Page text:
Once the filter housing has been removed, take a look at the gasket that was in place. If it’s still in good condition and not torn, you can reuse it.
But if it’s not, you will need to replace it with a new one and use some silicone grease to spread around the gasket – this will also help it from becoming stuck in the future.
How Often Should You Change Your Water Filter?
Now that you know how to change your water filter, it’s time to talk about how often they should be replaced. Unfortunately, there is no one-size-fits-all answer to this question as the replacement frequency will vary depending on factors such as the type of filter used, water quality, and the number of people using the water. However, a good rule of thumb is to replace your filter every six months to one year.
Sediment pre-filters require more frequent changes as they typically need to be changed every three months. While carbon filters can last up to a year and post-filters can last up to two years.
Luckily, most of these problems are easily avoided by simply following the recommended replacement schedule for
It’s important to keep in mind that if you notice any decrease in water pressure, it could be a sign that your filter needs to be replaced. Additionally, if the water smells or tastes different than usual, or if there are particles floating
What Happens If You Don’t Change Your Filter?
If you don’t change your water filter regularly, several things can happen:
- The water will not be filtered correctly and could contain harmful chemicals, bacteria, and other contaminants.
- You could damage the internal workings of your water filtration system by forcing it to work too hard (which is what happens when you don’t replace a dirty filter).
- Your whole house water filtration system won’t last as long, leading to higher costs in the long run.
- The filter will become clogged and can cause poor water pressure and even a complete loss of water supply
- The lifespan of your appliances could be shortened due to the accumulation of sediment and other debris in the water lines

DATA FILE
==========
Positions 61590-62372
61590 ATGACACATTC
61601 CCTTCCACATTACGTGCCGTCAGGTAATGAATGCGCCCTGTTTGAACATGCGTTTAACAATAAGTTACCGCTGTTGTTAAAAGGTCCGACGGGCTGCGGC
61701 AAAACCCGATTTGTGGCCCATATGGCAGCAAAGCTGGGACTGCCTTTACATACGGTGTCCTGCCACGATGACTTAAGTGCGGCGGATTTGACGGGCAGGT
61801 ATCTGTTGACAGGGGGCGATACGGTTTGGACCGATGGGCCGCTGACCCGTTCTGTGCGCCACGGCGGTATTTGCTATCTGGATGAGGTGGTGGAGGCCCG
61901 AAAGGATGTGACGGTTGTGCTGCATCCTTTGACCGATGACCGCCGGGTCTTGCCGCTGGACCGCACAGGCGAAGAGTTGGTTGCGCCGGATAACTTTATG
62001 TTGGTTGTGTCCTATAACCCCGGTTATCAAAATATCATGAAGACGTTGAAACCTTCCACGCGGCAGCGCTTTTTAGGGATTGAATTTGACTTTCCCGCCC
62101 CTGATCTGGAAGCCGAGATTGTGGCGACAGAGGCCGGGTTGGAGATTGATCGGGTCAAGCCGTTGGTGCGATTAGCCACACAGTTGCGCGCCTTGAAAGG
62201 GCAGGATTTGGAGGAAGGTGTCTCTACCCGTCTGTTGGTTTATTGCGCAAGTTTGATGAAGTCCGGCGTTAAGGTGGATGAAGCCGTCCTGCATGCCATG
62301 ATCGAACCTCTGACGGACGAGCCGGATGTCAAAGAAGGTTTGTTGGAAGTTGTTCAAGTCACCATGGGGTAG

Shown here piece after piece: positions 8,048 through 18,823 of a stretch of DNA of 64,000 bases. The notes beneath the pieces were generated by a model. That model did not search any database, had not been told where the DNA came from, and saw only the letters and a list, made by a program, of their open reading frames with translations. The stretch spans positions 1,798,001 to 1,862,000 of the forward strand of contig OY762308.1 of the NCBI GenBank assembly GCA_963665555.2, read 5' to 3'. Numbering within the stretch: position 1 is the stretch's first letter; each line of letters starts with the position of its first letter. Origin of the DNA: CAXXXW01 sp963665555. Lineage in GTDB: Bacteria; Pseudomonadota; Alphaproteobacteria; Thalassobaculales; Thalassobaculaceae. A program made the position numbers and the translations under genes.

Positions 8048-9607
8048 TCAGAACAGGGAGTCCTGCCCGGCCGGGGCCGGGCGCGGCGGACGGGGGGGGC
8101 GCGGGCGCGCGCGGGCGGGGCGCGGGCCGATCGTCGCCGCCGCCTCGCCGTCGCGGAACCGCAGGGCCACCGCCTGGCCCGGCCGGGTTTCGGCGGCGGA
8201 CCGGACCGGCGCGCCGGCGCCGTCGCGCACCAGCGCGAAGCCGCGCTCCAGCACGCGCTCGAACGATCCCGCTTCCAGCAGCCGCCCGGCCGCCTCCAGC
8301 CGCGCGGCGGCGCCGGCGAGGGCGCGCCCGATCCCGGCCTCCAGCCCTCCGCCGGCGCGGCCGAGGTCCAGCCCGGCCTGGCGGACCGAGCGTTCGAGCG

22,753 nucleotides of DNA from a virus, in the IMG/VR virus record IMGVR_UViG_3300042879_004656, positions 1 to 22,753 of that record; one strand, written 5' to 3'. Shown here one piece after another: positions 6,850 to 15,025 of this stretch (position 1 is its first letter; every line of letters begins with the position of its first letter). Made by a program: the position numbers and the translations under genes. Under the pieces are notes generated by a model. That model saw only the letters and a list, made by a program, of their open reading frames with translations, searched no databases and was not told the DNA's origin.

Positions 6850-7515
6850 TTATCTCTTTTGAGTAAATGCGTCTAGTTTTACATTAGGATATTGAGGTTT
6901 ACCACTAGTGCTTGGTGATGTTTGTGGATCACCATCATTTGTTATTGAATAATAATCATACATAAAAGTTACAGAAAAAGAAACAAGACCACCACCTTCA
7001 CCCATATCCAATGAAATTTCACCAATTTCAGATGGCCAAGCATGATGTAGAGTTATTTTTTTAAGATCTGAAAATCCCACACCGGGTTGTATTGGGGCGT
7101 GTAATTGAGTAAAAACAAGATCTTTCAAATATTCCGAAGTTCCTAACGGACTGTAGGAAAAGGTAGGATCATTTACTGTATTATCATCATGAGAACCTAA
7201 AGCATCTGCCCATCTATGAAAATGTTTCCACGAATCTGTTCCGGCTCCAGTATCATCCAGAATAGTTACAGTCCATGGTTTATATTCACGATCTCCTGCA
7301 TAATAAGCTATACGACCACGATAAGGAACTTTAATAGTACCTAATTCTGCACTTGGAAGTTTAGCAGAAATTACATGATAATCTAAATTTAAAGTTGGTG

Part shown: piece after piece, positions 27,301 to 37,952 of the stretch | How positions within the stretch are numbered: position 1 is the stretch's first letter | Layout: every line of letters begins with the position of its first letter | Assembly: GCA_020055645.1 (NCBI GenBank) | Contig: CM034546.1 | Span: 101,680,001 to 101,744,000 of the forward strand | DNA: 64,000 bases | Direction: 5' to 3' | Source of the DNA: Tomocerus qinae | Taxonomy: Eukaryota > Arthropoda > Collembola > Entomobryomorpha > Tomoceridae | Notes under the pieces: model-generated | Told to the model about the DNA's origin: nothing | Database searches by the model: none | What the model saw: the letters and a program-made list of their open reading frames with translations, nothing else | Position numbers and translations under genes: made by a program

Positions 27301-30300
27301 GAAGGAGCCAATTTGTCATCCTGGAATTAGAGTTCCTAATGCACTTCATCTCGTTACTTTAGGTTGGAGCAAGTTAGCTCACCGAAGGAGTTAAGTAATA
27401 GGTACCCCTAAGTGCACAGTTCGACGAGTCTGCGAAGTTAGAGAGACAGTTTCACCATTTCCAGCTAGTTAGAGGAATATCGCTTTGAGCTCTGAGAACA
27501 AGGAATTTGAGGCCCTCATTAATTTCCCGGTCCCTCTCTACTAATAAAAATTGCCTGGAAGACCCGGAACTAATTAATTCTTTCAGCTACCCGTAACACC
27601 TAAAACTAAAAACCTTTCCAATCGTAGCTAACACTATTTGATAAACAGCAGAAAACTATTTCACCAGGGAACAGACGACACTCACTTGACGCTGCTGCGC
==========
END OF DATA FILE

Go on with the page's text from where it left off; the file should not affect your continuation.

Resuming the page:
So as you can see, it’s definitely in your best interest to change your filter regularly!
How Much Does It Cost To Replace a Whole House Water Filter System?
If you find none of the above steps to change your water filter worked, maybe it’s time to change out your system. The average cost of a whole house water filtration system ranges from $500 to almost $3000.
The more expensive systems are typically reverse osmosis and will be referred to as such in this article, but they do tend to have the highest price tags. However, we’re going to focus on what many people may consider “base models.”
The most common type of whole house water filter is a single tank sediment filtration system. These systems range from $300 to about $500 and can be installed by do-it-yourselfers or even your plumber if you choose not to do it yourself – this option will increase the final price tag, however.
When it comes to water filtration, the best whole house system is one that protects you and your family from harmful contaminants – see the best list here.
If I Get My Water From a Well?
Unfortunately, there are no federal standards for safe levels of bacteria in private well water. This means that if you get your water from a well it’s even more important than ever to have a good well water filter in place.
While most whole house water filters will protect you from bacteria, it’s important to choose one that is specifically designed for well water. This is because the quality of well water can vary greatly depending on the area in which you live and the type of well you have.
In closing, the best way to ensure your water is safe and healthy to drink is by regularly changing your whole house water filter – no matter where you get your water from.